U.K. unemployment was probably unchanged in the second quarter in the first release of jobless data since Bank of England Governor Mark Carney put it at the center of a plan to guide investors on interest-rate policy.
The unemployment rate based on an International Labour Organization measure was 7.8 percent, according to the median of 30 economists in a Bloomberg News survey. Carney said this week the BOE plans to keep its benchmark rate at 0.5 percent until the jobless rate falls to 7 percent, something it doesn’t forecast will happen before the fourth quarter of 2016.
“Post-BOE guidance, this release takes on an unprecedented level of significance,” said Philip Rush, an economist at Nomura International Plc in London. “Perhaps worryingly for the Monetary Policy Committee, it has good form in being strong.”
The data will be released at the same time as minutes of the MPC’s Aug. 1 meeting, when officials decided to take the unprecedented step of providing guidance on policy. The record will also show how the nine MPC members voted on interest rates and quantitative easing and if any dissented on the introduction of the new policy strategy.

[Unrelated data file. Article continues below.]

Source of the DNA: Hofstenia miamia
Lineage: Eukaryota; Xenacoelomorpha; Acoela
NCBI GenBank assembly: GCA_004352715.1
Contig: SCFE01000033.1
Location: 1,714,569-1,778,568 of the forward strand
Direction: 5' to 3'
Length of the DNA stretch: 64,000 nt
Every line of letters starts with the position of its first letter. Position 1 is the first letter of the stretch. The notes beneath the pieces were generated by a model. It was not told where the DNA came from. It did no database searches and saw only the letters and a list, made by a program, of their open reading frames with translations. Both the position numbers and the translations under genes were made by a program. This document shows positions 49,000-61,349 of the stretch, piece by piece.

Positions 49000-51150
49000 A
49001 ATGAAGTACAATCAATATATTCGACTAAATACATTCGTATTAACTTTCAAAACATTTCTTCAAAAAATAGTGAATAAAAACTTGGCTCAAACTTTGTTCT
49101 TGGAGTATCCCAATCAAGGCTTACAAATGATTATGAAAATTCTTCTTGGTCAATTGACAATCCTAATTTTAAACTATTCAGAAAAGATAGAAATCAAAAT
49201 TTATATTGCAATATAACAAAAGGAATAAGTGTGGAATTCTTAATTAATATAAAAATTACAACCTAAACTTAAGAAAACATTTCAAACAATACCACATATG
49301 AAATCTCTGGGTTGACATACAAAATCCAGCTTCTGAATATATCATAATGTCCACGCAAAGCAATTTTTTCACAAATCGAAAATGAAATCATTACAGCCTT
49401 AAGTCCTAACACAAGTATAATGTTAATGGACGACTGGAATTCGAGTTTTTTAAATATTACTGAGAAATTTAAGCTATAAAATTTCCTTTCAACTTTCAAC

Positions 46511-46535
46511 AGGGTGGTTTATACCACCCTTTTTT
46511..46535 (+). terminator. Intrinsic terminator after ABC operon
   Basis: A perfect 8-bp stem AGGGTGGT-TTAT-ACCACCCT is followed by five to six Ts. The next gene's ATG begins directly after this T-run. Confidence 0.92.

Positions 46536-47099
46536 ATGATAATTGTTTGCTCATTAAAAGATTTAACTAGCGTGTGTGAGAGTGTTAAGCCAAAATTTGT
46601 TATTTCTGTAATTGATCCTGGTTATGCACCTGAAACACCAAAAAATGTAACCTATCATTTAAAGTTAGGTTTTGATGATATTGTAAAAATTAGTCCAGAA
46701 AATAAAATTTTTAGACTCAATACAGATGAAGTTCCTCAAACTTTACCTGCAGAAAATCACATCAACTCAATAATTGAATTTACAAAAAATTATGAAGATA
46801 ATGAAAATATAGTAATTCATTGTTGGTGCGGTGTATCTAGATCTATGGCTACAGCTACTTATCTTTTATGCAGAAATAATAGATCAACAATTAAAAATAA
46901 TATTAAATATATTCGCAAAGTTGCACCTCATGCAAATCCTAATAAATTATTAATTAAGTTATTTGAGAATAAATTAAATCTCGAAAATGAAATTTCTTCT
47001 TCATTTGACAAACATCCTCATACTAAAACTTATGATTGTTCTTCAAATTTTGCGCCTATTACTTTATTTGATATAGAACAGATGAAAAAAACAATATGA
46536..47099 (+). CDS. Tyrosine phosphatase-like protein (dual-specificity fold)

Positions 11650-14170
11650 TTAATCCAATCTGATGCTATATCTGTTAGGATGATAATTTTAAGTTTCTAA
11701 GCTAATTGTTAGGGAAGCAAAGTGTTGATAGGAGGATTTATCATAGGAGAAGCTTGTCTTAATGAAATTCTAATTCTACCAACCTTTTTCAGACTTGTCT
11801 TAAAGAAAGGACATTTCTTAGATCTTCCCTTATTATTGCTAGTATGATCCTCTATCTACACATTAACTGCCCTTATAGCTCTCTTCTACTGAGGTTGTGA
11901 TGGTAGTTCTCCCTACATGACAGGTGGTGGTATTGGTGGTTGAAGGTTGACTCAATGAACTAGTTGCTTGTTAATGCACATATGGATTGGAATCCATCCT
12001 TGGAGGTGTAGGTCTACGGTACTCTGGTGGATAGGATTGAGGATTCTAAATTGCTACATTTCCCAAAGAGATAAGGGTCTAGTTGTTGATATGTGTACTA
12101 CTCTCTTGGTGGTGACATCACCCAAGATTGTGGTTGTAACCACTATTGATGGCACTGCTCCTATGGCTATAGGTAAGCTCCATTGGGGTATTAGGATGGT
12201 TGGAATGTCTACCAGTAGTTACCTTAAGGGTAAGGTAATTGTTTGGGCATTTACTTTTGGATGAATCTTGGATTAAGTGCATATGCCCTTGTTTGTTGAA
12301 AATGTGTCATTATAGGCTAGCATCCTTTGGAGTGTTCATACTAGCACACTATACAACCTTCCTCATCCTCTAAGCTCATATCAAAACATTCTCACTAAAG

The Office for National Statistics will publish the labor-market report at 9:30 a.m. on Aug. 14. It will also show that jobless claims fell 15,000 in June, leaving the claimant count rate at 4.4 percent, according to a separate survey.
The BOE guidance has three caveats, including two linked to price stability. Data on Aug. 13 will probably show that inflation slowed to 2.8 percent in July from 2.9 percent in June, according to the median of 35 estimates in a survey. The MPC, which has an inflation target of 2 percent, said the guidance will no longer hold if policy makers decide medium-term consumer-price gains are likely to breach 2.5 percent or inflation expectations are no longer well-anchored.
Britain’s economy is showing signs of strengthening, with indexes of manufacturing, services and construction all improving in July. A report yesterday showed the U.K.’s trade deficit narrowed in June and exports rose to a record in the second quarter.
Economists have cut their forecasts for unemployment through 2015 as the economy recovers. They see the jobless rate at 7.7 percent in 2014 and 7.6 percent the following year, according to Bloomberg’s latest monthly economic survey, published yesterday. That’s down from a July forecast of 7.8 percent for both years.
“The jobless rate will be center stage in MPC decisions, carrying a much greater weight than generally perceived until now,” London-based Citigroup Inc. economists Michael Saunders and Ann O’Kelly said in a note to clients. “The MPC’s statement focuses monetary policy more on closing the output gap and cutting unemployment rather than simply aiming for the 2 percent inflation target.”